Be a Source and an Outlet – Little Ideas for Big Impact

Four rowboats, one with a pair of oars, tied up to dock in Maine

 

The rug has been pulled out from almost everyone. People feel like they’re overwhelmed with info and not receiving enough all at the same time. And so the question becomes; how do you as a nonprofit offer clear communication, and encourage people to continue their support?

While there isn’t one pat answer, there are a lot of lessons being learned in real time during the current situation:

  1. Have a Place – It’s incumbent upon you to have one page, site or social media account to act as a hub for any emergency communication. Don’t flood emails with every change, make sure your constituents know where the resource is and keep it up to date. For an example see here 
  2. Be A Source – If your organization has a direct impact on relief or support efforts, make sure you’re offering clear, concise reporting, either through original content, or by replaying news from partners or credible sources. Here’s a great example
  3. Make a Clear Ask – Of course you need to continue fundraising, but with everything else, it may be best to make the ask simple, with a clear idea of why the need is critical, and where funds will help, like the Ryan Banks Academy has done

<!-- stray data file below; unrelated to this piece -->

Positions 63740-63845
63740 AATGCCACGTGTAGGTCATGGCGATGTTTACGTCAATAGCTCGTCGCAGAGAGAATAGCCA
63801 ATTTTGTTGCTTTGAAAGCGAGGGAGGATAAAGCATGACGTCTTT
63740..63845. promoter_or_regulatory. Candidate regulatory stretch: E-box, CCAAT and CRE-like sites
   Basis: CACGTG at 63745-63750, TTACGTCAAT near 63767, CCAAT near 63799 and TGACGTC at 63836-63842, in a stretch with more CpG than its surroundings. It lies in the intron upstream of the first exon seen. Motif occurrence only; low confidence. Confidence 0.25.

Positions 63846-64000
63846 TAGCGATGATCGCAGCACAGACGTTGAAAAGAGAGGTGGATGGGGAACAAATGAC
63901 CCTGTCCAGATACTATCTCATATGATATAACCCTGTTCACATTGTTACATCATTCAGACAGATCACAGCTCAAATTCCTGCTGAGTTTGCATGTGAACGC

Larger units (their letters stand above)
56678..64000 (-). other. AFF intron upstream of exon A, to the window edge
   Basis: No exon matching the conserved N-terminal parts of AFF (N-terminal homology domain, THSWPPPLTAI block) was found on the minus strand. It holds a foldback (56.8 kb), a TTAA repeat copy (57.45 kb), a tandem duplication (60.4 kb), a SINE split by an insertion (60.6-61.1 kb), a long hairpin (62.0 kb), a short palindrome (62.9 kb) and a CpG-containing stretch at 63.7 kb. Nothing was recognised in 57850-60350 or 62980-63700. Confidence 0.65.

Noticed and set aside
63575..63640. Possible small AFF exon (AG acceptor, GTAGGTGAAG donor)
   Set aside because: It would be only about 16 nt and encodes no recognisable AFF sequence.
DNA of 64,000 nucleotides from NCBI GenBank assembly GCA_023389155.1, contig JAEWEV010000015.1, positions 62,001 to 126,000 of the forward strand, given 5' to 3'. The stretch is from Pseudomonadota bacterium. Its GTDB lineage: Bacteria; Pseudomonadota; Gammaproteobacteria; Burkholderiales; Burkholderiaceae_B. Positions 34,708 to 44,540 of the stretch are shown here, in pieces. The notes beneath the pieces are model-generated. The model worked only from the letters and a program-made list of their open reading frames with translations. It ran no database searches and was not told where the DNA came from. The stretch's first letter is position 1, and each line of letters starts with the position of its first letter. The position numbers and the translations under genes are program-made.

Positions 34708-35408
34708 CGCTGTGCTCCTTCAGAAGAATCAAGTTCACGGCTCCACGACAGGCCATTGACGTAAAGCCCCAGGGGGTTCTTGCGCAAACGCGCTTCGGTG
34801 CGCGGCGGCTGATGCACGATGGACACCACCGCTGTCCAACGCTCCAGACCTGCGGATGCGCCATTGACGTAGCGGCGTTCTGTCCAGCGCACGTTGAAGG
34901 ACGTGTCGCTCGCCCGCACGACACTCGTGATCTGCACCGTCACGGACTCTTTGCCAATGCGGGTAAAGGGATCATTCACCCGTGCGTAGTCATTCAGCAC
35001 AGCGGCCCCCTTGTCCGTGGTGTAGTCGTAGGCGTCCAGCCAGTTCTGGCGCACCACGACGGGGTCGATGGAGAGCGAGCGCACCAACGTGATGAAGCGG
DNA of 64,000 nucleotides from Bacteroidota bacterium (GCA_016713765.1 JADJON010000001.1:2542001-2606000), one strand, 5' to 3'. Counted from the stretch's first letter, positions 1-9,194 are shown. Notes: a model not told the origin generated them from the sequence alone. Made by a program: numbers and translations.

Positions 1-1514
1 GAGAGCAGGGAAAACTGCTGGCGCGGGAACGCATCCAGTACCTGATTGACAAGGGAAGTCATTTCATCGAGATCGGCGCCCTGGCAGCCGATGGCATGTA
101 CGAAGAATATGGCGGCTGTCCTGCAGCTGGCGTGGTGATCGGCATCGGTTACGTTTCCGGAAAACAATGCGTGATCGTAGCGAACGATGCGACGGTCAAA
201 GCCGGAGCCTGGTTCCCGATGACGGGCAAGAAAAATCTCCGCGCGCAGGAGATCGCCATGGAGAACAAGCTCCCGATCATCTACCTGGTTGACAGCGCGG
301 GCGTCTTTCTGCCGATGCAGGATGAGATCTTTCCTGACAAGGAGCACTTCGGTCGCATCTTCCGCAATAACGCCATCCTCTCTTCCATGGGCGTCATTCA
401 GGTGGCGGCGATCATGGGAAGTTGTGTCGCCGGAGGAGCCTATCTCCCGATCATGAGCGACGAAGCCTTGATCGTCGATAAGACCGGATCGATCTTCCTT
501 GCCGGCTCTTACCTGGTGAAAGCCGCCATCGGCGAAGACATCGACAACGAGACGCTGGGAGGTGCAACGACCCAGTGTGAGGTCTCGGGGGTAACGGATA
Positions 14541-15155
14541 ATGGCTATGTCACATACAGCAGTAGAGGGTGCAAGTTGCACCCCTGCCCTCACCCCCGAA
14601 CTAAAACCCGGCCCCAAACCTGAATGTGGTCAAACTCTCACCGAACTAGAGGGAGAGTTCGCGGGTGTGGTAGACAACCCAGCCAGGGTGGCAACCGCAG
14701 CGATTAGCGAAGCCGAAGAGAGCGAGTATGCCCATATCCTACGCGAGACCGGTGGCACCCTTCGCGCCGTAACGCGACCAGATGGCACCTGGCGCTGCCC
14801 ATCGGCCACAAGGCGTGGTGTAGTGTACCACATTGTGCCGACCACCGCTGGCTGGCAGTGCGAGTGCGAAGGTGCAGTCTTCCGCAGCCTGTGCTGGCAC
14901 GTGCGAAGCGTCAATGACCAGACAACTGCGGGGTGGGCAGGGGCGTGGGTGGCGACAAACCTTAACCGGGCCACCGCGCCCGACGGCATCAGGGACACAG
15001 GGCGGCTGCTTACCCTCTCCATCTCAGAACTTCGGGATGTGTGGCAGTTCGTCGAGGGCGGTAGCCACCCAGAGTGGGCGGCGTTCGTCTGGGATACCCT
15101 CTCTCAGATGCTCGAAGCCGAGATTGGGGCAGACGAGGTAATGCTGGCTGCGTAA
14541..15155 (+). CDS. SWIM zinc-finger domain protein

4. Be an Outlet – If your organization is not “on the front lines” then keep in contact with your supporters, but offer them an alternative to constant news coverage. Two examples are the Some Good News YouTube channel started by John Krasinski, and the Georgia Aquarium & a local shelter teaming up
  5. Take a Breath – We are all in uncharted territory right now, and it can be easy to want to act now and rush something out to fill what seems like an emergency need. But don’t let the immediacy of the situation break down your normal development and review process. Work on shortening the timeline, not the process

Take a breath, trust your instincts and tell your story. 

And stay safe and healthy

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